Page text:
A year-old dormant malicious remote code execution vulnerability discovered in Webmin

| By Hayley Denbraver

On August 17, 2019, the Webmin team announced the release of Webmin 1.930 and Usermin 1.780. These releases address a newly discovered remote command execution vulnerability found in Webmin versions 1.890 through 1.920. This vulnerability has been present for more than a year and was introduced by a malicious third party.

Webmin is an interface for system administration for Unix. As the name suggests, it is web-based. Webmin allows you to manage a system either from the console or remotely.

The newly discovered vulnerability is interesting because it is not present in every distribution of Webmin. Malicious code was injected into a compromised infrastructure build associated with the Sourceforge distribution point. Sourceforge is a software platform that distributes both open source and commercial software products to millions of users. Whether the compromised machine is at Sourceforge or on contributor’s machine is not yet known.

Because the vulnerability was limited to the Sourceforge distribution, it was able to remain hidden for quite a while. If you only reviewed the problematic file in their GitHub repository, you would never know the project had been compromised. More than likely this limited the reach of the vulnerability, but allowed for the vulnerability to persist longer than it might have otherwise. This vulnerability dates back to at least July 2018 (the release date of version 1.890).

Remote command execution vulnerability is found in Webmin versions 1.882 to 1.921. Of most interest is version 1.890, because the default installation is vulnerable. If you are using this version, it is important to upgrade right away. Other versions are vulnerable to remote command execution if the developer has enabled changing expired passwords, which is not the default behavior.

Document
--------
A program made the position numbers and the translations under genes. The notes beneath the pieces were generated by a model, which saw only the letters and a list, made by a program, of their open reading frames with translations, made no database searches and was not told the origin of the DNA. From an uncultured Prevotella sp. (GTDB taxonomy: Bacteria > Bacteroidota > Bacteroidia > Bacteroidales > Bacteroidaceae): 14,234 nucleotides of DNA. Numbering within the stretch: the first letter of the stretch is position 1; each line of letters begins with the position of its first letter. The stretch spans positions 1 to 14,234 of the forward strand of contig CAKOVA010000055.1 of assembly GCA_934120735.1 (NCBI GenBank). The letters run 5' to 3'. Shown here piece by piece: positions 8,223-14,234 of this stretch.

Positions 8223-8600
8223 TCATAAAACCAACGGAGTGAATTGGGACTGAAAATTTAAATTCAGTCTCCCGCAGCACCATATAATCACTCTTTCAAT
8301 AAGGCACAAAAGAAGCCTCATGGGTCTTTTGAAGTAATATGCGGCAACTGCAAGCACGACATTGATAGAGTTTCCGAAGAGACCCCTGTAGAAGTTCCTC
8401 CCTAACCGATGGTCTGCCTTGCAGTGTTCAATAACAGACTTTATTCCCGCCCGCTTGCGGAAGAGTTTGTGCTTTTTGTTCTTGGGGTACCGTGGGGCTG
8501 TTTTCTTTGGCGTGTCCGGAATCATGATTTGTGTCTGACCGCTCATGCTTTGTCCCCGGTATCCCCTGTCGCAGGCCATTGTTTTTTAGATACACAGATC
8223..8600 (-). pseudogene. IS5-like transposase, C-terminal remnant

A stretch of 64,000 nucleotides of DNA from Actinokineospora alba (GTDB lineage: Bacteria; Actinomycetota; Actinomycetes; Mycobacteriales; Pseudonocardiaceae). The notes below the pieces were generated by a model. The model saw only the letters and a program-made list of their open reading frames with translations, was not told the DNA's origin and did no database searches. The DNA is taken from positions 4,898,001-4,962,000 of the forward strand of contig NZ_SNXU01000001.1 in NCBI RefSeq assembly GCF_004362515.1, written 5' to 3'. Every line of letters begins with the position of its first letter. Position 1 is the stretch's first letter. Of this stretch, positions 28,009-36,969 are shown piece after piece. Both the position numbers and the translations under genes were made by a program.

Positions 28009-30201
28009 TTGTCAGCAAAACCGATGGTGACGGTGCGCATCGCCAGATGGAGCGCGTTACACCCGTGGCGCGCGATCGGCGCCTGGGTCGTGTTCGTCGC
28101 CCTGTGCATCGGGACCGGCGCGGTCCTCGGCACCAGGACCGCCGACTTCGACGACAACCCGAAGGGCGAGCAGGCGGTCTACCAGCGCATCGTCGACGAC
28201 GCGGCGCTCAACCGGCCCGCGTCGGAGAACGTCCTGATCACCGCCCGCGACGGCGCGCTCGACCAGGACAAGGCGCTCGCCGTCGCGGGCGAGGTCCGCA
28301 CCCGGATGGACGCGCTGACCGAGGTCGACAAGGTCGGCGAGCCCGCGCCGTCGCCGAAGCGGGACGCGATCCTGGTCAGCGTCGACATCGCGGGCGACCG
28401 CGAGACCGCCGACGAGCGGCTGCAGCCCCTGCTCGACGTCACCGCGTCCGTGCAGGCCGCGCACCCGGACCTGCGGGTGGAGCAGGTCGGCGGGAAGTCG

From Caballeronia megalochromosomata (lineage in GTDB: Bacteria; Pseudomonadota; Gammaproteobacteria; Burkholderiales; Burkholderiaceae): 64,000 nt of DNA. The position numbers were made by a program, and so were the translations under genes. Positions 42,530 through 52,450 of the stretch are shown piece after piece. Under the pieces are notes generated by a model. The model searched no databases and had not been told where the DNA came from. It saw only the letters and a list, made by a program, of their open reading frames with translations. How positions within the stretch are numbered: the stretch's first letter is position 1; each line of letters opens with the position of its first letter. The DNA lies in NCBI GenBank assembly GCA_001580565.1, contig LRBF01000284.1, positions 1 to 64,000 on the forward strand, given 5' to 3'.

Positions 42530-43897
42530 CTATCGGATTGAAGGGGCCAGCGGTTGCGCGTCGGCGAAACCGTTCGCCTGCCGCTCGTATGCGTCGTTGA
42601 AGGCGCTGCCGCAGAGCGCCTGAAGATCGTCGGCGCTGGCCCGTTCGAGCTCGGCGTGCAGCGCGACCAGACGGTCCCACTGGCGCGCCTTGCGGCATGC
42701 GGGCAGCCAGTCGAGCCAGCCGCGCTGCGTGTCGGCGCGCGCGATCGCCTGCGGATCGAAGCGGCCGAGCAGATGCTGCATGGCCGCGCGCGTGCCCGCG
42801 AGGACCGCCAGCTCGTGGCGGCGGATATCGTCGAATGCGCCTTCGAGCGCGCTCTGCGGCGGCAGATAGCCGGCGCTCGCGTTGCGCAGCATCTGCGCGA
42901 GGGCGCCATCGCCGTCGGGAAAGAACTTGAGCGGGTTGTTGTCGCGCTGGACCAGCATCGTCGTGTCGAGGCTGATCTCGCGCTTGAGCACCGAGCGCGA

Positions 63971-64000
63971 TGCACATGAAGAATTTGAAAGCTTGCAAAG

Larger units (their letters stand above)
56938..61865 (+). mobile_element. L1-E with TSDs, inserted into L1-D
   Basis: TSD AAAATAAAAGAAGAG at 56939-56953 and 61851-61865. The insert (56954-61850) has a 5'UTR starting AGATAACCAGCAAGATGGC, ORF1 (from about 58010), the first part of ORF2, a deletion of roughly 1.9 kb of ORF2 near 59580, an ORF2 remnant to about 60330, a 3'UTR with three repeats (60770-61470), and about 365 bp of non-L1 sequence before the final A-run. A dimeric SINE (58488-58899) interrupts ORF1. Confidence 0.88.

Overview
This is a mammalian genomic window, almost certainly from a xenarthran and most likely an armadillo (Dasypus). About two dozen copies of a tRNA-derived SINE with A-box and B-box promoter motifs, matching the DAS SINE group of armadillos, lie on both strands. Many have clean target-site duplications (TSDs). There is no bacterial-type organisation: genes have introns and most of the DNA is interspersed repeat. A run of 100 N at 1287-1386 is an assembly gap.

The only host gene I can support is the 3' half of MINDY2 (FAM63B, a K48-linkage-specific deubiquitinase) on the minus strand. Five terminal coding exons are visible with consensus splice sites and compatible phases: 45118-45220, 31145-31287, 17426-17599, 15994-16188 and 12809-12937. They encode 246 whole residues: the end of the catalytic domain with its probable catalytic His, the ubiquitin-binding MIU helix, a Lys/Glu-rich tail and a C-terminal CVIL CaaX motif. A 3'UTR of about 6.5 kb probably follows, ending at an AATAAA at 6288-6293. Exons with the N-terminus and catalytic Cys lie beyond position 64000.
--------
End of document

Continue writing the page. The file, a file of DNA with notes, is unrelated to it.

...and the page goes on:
Another interesting feature of this case includes the fact that the vulnerability was not responsibly disclosed to the maintainers. This  puts the maintainers under significant pressure to fix the problem very quickly. This is not an ideal scenario. Snyk is happy to help any security researcher properly disclose vulnerabilities, while the researcher still gets credit. You can find more information about that program here.

What should you do?

Upgrading to 1.930 is strongly recommended regardless of whether you are on the most vulnerable version (1.890) or one of the other compromised versions. If you are unable to upgrade and you are using version 1.900 to 1.9200 you can fix the vulnerability by doing the following.

  1. Edit /etc/webmin/miniserv.conf to remove the line passwd_mode=line.
  2. Run /etc/webmin/restart

Conclusion

Congratulations to the Webmin team for responding quickly to the security incident. Don’t let their effort go to waste by failing to upgrade your installation.

Do you know what known vulnerabilities are in your open source dependencies? Try Snyk today to help you find and fix vulnerabilities.